Once upon a time, there was a guy who cared about what other people could say about what he was writing on his blog. Well, like all fairy tales, this one also has a happy ending! In case you didn’t make the connection, the “guy” is me :-). And also in case you didn’t notice: my blog does not have a comment system anymore. My reasoning for that is simple, and I can make a small list with the major points that made me take this decision:
This will probably be one of those controversial posts, but I really cannot just be silent about a behaviour that I am constantly seeing around me. Since my childhood, I am fascinated by the power of the words. I always liked reading a lot, and despite not knowing the grammar rules (either in pt_BR or en_US, the former being my native language, the latter being the only idiom I can consider myself fluent in), I am deeply interested in what words (and their infinite meanings) can do to us.
Hi everybody :-). I finally got some time to finish this series of posts, and I hope you like the overall result. For those of you who are reading this blog for the first time, you can access the first post here, and the second here. My goal with this third post is to talk a little bit about how you can use the SDT probes with tracepoints inside GDB. Maybe this particular feature will not be so helpful to you, but I recommend reading the post either way.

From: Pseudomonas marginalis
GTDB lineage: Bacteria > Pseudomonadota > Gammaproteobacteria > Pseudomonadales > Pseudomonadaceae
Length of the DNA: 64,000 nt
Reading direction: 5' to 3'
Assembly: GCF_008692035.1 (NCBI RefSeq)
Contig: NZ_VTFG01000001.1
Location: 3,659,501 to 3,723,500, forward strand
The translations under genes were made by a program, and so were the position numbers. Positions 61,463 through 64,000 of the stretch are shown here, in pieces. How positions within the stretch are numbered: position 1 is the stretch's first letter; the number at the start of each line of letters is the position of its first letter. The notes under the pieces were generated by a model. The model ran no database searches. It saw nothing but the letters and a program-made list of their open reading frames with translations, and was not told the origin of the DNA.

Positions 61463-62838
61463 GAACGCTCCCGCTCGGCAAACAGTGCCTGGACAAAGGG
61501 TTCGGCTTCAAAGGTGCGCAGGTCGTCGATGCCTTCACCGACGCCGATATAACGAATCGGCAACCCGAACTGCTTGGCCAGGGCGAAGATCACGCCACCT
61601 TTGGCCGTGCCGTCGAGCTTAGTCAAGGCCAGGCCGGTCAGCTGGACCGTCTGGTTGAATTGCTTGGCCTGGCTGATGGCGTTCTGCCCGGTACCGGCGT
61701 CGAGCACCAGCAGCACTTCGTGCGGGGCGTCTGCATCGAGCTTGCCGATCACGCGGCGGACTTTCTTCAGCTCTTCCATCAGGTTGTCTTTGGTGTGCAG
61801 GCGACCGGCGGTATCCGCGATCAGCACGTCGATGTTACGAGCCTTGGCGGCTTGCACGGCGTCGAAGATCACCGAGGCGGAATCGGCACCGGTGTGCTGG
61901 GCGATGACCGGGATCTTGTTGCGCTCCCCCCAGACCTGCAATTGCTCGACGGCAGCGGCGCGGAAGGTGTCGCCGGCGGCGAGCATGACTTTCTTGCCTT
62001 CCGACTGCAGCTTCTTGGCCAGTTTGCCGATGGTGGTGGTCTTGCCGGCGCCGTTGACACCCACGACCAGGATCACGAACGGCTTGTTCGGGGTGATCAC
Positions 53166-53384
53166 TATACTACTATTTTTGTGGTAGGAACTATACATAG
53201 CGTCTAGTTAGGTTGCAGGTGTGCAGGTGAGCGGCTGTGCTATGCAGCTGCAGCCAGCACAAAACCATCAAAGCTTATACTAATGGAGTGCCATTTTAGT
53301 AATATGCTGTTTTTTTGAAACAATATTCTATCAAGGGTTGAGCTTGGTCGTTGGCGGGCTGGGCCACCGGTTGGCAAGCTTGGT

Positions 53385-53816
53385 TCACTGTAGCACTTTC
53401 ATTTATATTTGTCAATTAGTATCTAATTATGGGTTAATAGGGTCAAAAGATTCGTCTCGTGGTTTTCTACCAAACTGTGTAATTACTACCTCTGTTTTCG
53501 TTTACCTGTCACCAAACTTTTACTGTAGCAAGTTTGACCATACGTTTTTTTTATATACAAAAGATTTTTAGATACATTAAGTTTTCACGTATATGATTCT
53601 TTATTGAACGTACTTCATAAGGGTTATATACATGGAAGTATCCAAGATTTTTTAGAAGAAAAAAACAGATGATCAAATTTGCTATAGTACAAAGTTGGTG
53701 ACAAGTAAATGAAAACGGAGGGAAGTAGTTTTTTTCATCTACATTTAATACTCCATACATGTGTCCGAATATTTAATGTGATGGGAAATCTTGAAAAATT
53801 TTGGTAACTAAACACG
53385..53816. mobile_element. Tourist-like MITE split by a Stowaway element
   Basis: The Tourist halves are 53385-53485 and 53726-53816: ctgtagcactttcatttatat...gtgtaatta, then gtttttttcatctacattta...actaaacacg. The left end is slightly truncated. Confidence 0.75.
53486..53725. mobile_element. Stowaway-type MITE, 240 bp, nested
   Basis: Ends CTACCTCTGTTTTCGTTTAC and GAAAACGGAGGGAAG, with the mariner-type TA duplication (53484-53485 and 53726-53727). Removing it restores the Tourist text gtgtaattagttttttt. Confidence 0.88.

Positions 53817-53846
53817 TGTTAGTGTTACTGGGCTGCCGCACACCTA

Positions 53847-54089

I tell you this: it is depressing when you realize that you spent more time struggling with blog engines than writing posts on your blog! It’s been a long time since I wrote the first post about this subject, and since then the patches have been accepted upstream, and GDB 7.5 now has official support for userspace SystemTap probes :-). Yay! Well, but enough of cheap talk, let’s get to the business!
Well, well. I really wasn’t entirely satisfied with Octopress, so I decided to change the blog engine yet another time!! Here it is, using blohg, a blog engine based on Mercurial (yeah, I know, nothing is perfect), and made by a Brazilian :-). I intend to resume my activities in the blog pretty soon, especially because I have many things to share here. First of all, I will convert the old posts from Markup to rst.
After a long time, here we are again :-). With this post I will start to talk about the integration between GDB and SystemTap. This is something that Tom Tromey and I did during the last year. The patch is being reviewed as I write this post, and I expect to see it checked-in in the next few days/weeks. But let’s get our hands dirty… SystemTap Userspace Probes You probably use (or have at least heard of) SystemTap, and maybe you think the tool is only useful for kernel inspections.
This post is actually a “reply” to Gary Benson’s Working on gdb post. I have been working with GDB for quite some time now, and even though the project officially uses CVS (yes, you read it correctly, it is CVS indeed!) as its version control system, fortunately we also have a git mirror. In the end, what happens is that almost every developer uses the git mirror and just goes to CVS to commit something.